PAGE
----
What is your best experience in nursing?

  1. 4
    Did you have a day that was amazing? Was it a patient that made you feel like a million bucks? Did you witness someone else do something great? I always like to hear these stories because it reminds me why I got into nursing.
    Joe V, bell1962, NF_eyenurse, and 1 other like this.

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  2. 12 Comments...

  3. 6
    honestly - my best day was finding the co-workers on the Onc floor I now work on - that embraced me and started inviting me out for breakfast with them (even though I was only a float - but I did work down there frequently)...we're now very close and look to each other for advice and wisdom.
    Cal-Neva, bell1962, T.H.R.N., and 3 others like this.
  4. 3
    That's awesome that you were able to find that. It is a great feeling. Thanks for sharing!
    bell1962, T.H.R.N., and NF_eyenurse like this.
  5. 7
    Guess I should contribute. I have had quite a few memorable moments, but one that sticks out was when I worked in ICU. I took care of an elderly African American lady. It was clear that she was the loved matriarch of the family. Her entire family was there most of the time, even through the night to be with her and assist in any way they could with her care. I took care of her for three nights and each night she got better and stronger. By the third night she was off the ventilator. I will never forget the love and appreciation that she and her family showed me. It was one of those moments when you reaffirm the knowledge that you chose the right profession.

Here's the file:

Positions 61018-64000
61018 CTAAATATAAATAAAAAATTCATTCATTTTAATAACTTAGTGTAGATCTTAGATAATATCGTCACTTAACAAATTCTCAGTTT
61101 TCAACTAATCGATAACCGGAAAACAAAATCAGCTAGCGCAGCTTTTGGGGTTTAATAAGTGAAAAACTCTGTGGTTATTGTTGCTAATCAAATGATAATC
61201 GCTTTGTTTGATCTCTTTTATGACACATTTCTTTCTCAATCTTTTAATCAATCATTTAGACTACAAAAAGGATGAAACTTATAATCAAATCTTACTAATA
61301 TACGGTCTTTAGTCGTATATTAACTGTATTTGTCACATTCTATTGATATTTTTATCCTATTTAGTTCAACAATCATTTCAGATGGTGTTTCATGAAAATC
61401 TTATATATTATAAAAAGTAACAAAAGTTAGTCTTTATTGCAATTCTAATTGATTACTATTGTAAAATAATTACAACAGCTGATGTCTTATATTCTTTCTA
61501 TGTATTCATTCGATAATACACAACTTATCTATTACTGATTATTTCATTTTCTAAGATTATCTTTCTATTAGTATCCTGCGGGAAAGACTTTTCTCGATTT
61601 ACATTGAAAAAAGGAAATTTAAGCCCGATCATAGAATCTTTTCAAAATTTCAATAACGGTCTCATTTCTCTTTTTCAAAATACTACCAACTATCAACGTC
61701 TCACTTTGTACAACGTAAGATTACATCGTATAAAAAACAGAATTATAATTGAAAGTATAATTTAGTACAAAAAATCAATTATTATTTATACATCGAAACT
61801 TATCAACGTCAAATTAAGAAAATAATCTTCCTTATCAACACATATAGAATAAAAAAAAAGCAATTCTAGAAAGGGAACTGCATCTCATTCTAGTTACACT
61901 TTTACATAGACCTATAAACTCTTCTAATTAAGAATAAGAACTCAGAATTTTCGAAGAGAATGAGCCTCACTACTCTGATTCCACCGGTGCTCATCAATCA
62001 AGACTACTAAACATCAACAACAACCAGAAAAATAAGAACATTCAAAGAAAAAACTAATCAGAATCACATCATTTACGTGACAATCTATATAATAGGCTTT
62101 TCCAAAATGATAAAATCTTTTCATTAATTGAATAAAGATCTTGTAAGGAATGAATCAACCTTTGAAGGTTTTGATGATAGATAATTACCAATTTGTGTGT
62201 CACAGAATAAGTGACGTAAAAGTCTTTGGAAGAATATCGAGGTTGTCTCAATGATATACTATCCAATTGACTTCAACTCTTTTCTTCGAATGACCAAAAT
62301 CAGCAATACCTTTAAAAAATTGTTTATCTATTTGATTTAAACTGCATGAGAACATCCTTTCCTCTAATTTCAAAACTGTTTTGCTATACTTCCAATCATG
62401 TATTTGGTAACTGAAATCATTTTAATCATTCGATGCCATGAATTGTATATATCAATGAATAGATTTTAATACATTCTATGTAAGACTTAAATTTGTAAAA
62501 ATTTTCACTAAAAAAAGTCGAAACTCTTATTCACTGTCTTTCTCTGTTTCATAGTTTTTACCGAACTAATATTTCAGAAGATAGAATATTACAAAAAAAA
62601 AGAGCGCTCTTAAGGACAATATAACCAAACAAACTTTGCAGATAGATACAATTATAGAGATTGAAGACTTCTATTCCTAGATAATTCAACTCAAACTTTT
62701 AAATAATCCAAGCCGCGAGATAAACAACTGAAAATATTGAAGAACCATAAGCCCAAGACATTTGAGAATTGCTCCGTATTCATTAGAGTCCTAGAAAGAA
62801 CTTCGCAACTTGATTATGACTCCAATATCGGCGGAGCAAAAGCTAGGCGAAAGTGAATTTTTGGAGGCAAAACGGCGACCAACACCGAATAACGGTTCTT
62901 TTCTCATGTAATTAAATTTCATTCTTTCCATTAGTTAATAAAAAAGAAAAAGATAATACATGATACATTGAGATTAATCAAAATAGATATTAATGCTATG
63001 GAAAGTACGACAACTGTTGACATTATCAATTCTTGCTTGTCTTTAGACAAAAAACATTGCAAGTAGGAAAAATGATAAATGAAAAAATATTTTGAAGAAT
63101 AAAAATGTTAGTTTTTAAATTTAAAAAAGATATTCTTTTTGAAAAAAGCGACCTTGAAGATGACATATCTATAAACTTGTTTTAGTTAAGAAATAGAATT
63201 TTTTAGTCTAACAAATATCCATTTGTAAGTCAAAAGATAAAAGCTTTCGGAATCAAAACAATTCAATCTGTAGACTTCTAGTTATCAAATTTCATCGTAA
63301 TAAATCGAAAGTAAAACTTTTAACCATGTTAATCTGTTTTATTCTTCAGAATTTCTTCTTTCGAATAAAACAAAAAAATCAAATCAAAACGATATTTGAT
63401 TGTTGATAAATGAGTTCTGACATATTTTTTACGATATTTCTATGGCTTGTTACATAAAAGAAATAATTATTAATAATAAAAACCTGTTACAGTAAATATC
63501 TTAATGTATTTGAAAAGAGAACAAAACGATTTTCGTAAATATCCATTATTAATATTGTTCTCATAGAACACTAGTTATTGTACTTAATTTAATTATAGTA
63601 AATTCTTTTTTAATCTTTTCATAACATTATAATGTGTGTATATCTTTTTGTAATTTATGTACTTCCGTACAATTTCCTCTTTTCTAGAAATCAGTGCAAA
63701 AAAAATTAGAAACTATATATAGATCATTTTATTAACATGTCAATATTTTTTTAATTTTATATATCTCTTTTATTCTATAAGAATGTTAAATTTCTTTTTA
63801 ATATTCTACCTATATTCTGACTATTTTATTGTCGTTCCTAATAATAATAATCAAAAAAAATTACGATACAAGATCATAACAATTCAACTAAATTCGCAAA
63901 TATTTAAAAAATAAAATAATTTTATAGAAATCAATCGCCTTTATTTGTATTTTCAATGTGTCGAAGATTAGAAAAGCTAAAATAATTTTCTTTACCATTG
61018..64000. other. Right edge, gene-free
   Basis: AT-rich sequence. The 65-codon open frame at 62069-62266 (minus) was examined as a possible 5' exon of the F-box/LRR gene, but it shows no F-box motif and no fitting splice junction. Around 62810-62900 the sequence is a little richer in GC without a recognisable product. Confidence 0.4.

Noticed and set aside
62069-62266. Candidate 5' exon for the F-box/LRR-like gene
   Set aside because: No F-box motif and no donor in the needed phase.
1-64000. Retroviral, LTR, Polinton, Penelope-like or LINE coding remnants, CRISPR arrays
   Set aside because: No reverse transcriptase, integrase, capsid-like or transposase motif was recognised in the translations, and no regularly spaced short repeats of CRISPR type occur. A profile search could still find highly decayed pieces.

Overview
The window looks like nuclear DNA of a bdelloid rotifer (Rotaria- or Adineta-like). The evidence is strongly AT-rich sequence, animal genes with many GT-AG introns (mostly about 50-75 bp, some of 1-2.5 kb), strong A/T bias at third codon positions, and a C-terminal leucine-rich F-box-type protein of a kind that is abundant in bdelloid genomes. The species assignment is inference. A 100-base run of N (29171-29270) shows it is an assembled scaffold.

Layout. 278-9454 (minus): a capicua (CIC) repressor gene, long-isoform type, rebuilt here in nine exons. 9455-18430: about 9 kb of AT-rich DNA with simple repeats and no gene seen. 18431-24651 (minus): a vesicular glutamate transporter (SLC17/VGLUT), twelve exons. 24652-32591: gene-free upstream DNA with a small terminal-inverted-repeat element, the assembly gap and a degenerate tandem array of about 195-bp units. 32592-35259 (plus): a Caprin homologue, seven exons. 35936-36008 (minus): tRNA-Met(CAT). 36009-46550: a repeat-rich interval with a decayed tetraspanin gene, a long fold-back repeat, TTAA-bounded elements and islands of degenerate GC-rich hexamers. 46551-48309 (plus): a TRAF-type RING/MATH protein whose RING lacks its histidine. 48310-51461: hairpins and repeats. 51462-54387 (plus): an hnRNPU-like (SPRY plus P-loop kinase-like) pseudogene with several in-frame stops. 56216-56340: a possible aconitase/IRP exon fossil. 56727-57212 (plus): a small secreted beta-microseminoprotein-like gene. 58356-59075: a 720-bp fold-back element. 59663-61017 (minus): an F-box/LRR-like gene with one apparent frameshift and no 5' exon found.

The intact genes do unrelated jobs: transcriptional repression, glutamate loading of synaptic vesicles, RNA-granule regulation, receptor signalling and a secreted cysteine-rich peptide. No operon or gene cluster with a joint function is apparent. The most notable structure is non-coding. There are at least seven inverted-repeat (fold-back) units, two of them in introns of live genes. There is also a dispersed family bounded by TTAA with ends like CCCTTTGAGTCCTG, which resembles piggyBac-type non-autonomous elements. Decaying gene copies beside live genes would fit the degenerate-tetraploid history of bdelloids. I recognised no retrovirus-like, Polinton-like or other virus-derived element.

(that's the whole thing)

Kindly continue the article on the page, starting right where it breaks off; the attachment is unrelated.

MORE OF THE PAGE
Twinmom06, bell1962, T.H.R.N., and 4 others like this.
  6. 6
    I work in palliative.
    First time I got mentioned in a pts obit. Families don't always know how/think of saying thank you when their loved one is dying. It is just nice to know you are doing your job right.
    NF_eyenurse, Twinmom06, Cal-Neva, and 3 others like this.
  7. 5
    I have a few that I can think of off the top of my head.

    I loved it in the hospital when patients or their families were appreciative of the care I gave.

    One time, it felt good when I finally got a patient to walk the halls. He always said "later...." or had some kind of excuse to not walk. I made a deal with him to walk with him somewhere he had been wanting to go and he did it. It was five days of this man not wanting to do anything, with me or PT and then I was able to see him move around. It doesn't sound like a big deal now but at the time it was pretty cool. And I remember my manager filled out a positive comment card about it.